"I'm an immigrant myself. It was a tough road to come to America and work. The American Dream is seductive — but there is a legal way to do it — and there would be more jobs here for people if it was honored. I would have been scared to death to come here and work illegally."
(Canadian-born siren/actress Pamela Anderson, in an essay for Playboy magazine.)
Some Latinos are not particularly happy with the White House for framing Republicans as enemies of Latin Americans, just as the 2012 presidential campaign season dawns.
"President Obama — and now first lady Michele Obama — keep going on Spanish-language TV and radio to tell us that the administration is committed to doing something on immigration, but so far they haven't done anything serious to move the issue forward. We are not going to fall for that condescending rhetoric from the White House," says Alfonso Aguilar, executive director of the Latino Partnership for Conservative Principles.
"As usual, the first lady blamed Republicans for not wanting to work on immigration and for not voting for the 'Dream Act' during the lame-duck session, even though her husband hasn't lifted a finger to seriously engage the Republican leadership on this issue," Mr. Aguilar continues, citing Mrs. Obama's recent appearance on Univision.
"Don't they realize Latinos can see through their political gimmickry? It's clearly in their best political interests to just talk about immigration, instead of actually doing something. They want to use the immigration issue politically so they can continue to blame Republicans as the 'enemies' of Latinos, hoping this will allow them to garner the majority of the Latino vote in the next election," he adds.
Minding student liberty is worth a little something.University of Delaware education professor Jan Blits received the $10,000 Lynde and Harry Bradley Foundation's Jeane Kirkpatrick Prize for Academic Freedom, awarded at CPAC. Mr. Blits was deemed "an intellectual warrior" for duking it out with liberal rivals for two decades, most recently on his own campus, where he took on a mandatory re-education program for 7,000 students that used "intimidation and humiliation, coercion and indoctrination, to inculcate a hard-left, anti-American stance."
Among other things, students were required to confess privately their "sexual identity" and feelings of "oppression" to residence staffers; those who protested were labeled "troublemakers," Mr. Blits says. Staffers kept files on students and monitored mandatory group meetings that required participants to take public stands on hot-button issues.
"Where the one-on-one sessions intruded upon the private, even intimate, lives of the students, the group sessions publicly pressured them to adopt specific views," the professor notes. "The former violated the students moral autonomy, the latter compelled them to profess views not their own. Publicly, the administrators claimed that the program was teaching only 'democracy,' 'civility' and 'citizenship' — the usual reassuring buzz-words."
Just so you know. Political satirist Daniel Kurtzman has created the online "Glenn Beck Conspiracy Theory Generator" that confabulates "fair and balanced paranoia delivered on demand," he says.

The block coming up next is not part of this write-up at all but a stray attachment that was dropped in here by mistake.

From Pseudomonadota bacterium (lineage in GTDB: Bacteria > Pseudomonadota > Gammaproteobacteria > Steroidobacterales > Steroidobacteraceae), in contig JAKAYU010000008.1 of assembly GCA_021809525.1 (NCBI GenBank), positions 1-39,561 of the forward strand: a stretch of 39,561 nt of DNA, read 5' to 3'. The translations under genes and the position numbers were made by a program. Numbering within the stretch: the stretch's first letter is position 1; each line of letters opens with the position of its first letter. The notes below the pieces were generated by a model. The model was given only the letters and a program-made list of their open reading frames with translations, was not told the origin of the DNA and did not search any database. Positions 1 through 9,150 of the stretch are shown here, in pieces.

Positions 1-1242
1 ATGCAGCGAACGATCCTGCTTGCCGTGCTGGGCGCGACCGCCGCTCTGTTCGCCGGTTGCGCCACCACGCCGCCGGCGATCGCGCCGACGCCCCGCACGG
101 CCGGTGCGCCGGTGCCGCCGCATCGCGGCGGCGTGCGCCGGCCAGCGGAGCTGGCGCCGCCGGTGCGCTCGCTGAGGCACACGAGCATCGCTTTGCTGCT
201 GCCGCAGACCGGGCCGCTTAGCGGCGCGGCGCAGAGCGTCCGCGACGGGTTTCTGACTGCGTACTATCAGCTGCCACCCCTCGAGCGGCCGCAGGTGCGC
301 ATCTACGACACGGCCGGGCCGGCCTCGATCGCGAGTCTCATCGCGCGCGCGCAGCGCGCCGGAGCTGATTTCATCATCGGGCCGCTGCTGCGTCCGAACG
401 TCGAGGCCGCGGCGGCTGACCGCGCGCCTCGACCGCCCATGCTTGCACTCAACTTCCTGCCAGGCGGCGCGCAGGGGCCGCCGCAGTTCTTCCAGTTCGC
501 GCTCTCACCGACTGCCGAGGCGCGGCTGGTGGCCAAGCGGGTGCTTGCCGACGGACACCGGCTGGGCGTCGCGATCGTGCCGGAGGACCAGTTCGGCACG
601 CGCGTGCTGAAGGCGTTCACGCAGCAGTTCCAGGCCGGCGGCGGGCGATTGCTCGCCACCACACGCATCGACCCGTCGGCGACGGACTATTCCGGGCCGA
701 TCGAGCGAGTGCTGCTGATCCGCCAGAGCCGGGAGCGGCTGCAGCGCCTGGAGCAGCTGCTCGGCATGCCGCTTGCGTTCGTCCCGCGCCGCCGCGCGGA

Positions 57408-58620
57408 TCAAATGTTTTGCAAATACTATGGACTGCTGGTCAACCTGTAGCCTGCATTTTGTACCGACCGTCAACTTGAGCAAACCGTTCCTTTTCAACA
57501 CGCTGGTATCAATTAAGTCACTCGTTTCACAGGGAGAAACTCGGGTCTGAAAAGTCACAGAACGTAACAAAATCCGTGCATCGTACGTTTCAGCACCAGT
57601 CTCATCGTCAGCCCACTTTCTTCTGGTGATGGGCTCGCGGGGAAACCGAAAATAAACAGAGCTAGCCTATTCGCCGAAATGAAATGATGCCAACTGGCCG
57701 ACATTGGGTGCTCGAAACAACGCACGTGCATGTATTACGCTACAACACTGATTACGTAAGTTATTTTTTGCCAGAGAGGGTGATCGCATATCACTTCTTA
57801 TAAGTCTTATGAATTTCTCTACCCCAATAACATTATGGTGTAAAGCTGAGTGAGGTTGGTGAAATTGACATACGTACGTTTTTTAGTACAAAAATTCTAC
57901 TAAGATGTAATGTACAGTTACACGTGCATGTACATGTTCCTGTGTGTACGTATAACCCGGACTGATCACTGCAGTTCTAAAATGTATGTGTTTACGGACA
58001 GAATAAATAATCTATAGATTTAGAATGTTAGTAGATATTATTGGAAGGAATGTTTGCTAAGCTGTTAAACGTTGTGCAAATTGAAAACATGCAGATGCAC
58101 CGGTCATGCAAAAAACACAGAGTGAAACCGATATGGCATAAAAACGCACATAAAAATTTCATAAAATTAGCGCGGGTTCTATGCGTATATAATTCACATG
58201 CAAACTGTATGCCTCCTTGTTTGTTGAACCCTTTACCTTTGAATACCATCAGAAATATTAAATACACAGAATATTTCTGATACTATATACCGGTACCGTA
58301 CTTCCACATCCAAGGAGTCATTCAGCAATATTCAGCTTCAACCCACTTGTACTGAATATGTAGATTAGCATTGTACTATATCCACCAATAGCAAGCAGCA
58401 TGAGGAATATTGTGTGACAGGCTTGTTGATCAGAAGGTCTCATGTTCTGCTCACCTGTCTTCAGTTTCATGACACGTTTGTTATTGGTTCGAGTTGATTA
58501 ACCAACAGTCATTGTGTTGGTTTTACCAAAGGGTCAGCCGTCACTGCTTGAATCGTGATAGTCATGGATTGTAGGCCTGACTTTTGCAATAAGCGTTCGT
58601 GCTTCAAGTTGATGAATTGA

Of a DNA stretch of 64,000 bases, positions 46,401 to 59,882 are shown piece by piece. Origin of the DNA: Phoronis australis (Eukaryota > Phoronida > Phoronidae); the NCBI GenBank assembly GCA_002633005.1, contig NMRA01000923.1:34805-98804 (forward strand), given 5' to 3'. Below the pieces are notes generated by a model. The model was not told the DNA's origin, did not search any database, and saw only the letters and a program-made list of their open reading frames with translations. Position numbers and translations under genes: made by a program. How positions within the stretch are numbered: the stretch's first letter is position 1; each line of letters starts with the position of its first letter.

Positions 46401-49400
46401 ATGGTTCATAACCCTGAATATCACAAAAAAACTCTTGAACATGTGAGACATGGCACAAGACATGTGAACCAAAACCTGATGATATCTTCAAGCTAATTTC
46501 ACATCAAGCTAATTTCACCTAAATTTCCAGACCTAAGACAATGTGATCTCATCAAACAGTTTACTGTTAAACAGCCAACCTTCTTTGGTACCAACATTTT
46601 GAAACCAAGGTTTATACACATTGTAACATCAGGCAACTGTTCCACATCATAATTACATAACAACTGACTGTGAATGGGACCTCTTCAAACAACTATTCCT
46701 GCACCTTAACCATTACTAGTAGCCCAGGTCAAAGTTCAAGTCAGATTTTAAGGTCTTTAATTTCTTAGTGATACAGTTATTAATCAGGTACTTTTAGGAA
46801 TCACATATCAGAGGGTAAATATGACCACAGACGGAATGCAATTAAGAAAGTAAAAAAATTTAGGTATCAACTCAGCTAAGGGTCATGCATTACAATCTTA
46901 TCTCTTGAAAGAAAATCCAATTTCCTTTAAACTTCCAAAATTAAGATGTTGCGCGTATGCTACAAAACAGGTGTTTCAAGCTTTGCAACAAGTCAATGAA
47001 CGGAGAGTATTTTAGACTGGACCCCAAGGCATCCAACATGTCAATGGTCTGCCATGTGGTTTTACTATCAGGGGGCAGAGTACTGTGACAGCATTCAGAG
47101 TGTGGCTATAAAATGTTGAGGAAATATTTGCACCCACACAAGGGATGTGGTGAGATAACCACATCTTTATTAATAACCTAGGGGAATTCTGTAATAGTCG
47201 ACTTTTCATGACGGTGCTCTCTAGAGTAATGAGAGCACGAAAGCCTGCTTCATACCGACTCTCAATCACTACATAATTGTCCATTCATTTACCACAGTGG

"I created it because I'm a true admirer of Glenn Beck's ability to spin wacky conspiracies by connecting random bits of information, and I wanted to see if it was possible to beat him at his own game by creating a Mad Libs-style Internet script," Mr. Kurtzman tells the Beltway.
"What's funny is that some people say they aren't sure whether it's satire or if they're reading actual Beck quotes, which I guess means I managed to channel him effectively. Anyway, I hope that both critics and fans of Beck take it in the spirit of good fun."
Judge for yourself: http://politicalhumor.about.com/library/bl-glenn-beck-conspiracy.htm.
More on the miasma of White House budget numbers that continue to deluge Congress.
"President Obama's federal budget for fiscal year 2012 proposes $3.73 trillion in discretionary, entitlement, and interest spending and a deficit of $1.65 trillion. For reference, George W. Bush had proposed the first-ever $3 trillion U.S. budget. In fact, President Bush was also the first to propose a $2 trillion federal budget — in 2002, only nine years ago," says Wayne Crews, vicepresident for policy at the Competitive Enterprise Institute.
"To be sure, many other countries' governments consume more of their national output than the U.S. government does. However, in absolute terms, the U.S. government is the largest on planet Earth, whether one looks at revenues or expenditures or deficit spending," he continues.
"This record spending is increasing pressure to regulate instead. And sure enough, the costs of regulatory compliance, according to the Small Business Administration, now exceed $1.7 trillion — almost the level of the entire federal budget of just over a decade ago."
POLL DU JOUR
• 73 percent of Americans say religious faith is important in their daily life.
• 23 percent say religious faith is not very important in their daily life.
• 65 percent favor prayer in public schools.
• 24 percent are opposed to prayer in schools, 11 percent are not sure.
• 61 percent of Americans pray at least once a day.
• 29 percent pray several times a day.
• 15 percent rarely or never pray.
Source: A Rasmussen Reports survey of 1,000 adults conducted Feb. 3 and 4.
• Hue and cry, miasmas to email@example.com.
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